Those of us in sales and marketing can’t avoid some level of working with data. Proper data analysis can be a powerful asset to all sales and marketing teams. With thorough analysis, data can assist in decision making throughout all aspects of business, regardless of department, specialism or hierarchy. It can even advise of future opportunities, allay fears and even warn of potential dangers.
But nowadays there’s so much data at our disposal and so many different ways of collecting it; knowing which metrics your business should be recording can be a minefield. Many people give up and try to rely on the basics, but there are a few hidden gems that a lot of businesses pass by. So, without further ado – here are 10 of them.
Average Sale/Deal Price
Monitoring the average price per deal not only gives you an impression of inward cash flow, but can also highlight trends in how your market is behaving. If the average lessens – does this mean that people are trying to save money or is there another reason that people are going for lower priced options? This metric can be insightful, but it’s not a means to an end it’s more of a door-opener for further analysis.
Average Sale/Deal Cost
In addition to the average amount that people spend with you with each deal, it’s important to keep tabs on how much those deals cost you to provide. This metric is best if you have stock or travel outlays that go into completing a sale or project; but even if you are purely service-based, you can always consider your team’s salaries and general business overheads for the duration of the project. You can record this metric as broadly or finely as you like – it all depends how far down that rabbit hole you want to go!
Enquiry Response Time
In our speed-oriented convenience culture, it’s important that any interested parties get a quick response. If possible, record the exact time it takes each enquiry to be answered, and come up with an average. This will give you a good idea of how long customers must wait for a reply, and whether any improvement is required.
Number of Sales by Service/Product/Range
Keeping track of the number of sales that each of your offerings receives per week or month allows you to analyze how your market is behaving. Are if there any particular times of year where a given product/service takes precedence? Has there been a recent decline or increase in one option over another? It may be worth finding this out to strategically market certain offerings at certain times of the year or month. Start recording it and see where it takes you!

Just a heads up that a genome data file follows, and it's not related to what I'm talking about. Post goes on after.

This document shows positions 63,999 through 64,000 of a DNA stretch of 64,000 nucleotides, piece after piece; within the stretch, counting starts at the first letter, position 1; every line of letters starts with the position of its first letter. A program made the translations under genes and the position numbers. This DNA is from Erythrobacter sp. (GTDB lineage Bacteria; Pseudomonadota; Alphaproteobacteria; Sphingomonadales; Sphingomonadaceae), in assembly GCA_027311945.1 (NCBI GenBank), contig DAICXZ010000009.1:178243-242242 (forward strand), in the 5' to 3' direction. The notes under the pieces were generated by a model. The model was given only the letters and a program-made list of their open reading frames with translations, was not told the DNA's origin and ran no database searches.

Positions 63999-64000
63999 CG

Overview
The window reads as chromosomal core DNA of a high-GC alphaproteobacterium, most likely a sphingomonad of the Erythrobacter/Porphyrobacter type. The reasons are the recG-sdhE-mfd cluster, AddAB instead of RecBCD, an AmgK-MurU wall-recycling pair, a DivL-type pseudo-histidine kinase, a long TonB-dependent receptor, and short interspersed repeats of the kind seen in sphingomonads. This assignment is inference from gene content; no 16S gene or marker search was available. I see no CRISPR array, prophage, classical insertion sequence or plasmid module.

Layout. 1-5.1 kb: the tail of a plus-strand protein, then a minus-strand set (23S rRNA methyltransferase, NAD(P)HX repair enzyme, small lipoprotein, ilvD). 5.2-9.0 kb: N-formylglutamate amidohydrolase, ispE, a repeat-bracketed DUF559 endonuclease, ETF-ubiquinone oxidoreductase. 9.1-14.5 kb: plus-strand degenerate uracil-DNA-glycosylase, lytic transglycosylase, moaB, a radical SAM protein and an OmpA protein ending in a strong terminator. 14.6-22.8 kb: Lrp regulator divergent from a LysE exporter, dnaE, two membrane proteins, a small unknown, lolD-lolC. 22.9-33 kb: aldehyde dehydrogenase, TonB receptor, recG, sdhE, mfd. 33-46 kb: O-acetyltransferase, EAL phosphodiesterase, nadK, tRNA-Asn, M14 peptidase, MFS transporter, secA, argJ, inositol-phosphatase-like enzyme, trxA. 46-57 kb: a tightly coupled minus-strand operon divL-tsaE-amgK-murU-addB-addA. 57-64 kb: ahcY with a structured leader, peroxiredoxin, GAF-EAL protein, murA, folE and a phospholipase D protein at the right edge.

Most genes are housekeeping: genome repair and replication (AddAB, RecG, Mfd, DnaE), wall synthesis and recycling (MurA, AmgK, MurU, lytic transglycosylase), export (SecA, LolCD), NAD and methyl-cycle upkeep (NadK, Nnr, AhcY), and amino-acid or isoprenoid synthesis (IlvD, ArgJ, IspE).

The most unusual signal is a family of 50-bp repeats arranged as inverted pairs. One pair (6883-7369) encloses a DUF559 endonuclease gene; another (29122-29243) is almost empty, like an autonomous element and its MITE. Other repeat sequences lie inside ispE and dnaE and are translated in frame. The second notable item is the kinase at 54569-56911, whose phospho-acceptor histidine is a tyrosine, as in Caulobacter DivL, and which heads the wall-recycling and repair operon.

Sales by Lead Source
Sometimes, you need to remember how it all began. It’s said that it takes around 6 or 7 points of contact with any prospect before you are in with any real chance of making a sale. However, don’t forget to record how you came to be on their radar in the first place – was it through your website? At a trade event? Print marketing? Keeping tabs on this metric will allow you to see at a glance which lead sources are the most effective, and if there are any you can afford to do without.
Average Points of Contact Before Sale
Sticking with the “6 to 7 points of contact” theory, it’s important to log the amount of marketing emails, telemarketing calls and social media interactions it takes between yourselves and each customer before they buy from you, and factor them all into an average figure. You will get an idea of how your audience reacts to your marketing materials and sales methods, and hopefully figure out if there are any ways you can achieve a sale after fewer points of contact.
Email Marketing Hard and Soft Bounce Rates
If you use email marketing, you may have heard of hard and soft bounces. In case you’re unfamiliar, soft bounces are temporary or easily resolvable issues with sending email (such as the recipient having a full inbox or a temporary outage), whereas hard bounces are more permanent issues (like an email address no longer existing). It’s a good idea to record how many of each type of bounce result from every email campaign, and to monitor all bounced email addresses to see if a problem persists. If you see a given address showing up regularly, it may be worth giving its owner a call to see if they have a different email you could use. Not a performance metric as such, but it helps you keep your subscriber list in top shape.
Web Traffic by Source
This one can easily be reviewed using the website analytics platform of your choice. Make a point of checking where your web traffic is coming from, and in what percentages. The four main methods that people can come across your site are through direct traffic (people typing your web URL into their browser), referral links (when people click links to your website located on other sites), organic search (people searching for something and clicking on your site content as a result), and social links (when people have clicked on your website content from a social media link). The source of some visits may surprise you, so if you have an unexpectedly number of people finding you through search or social – capitalize on that and ramp up your SEO or social media efforts!
Rate of Enquiry
Track the rate at which enquiries generally come in (how many per week or month), both in general and following a particular campaign. If you consider the non-campaign rate your baseline, comparing the post-campaign rate will give you a good impression of the campaign’s success. The rate of attrition afterwards will give you an idea of how long campaigns like it are effective.
Lifetime Customer Value & Cost
Though it’s important to keep an eye on new sales activity, don’t forget about your returning customers. Record how much each individual customer has spent with you throughout your time working together, as well as the total that you have had to spend to fulfill their projects or orders.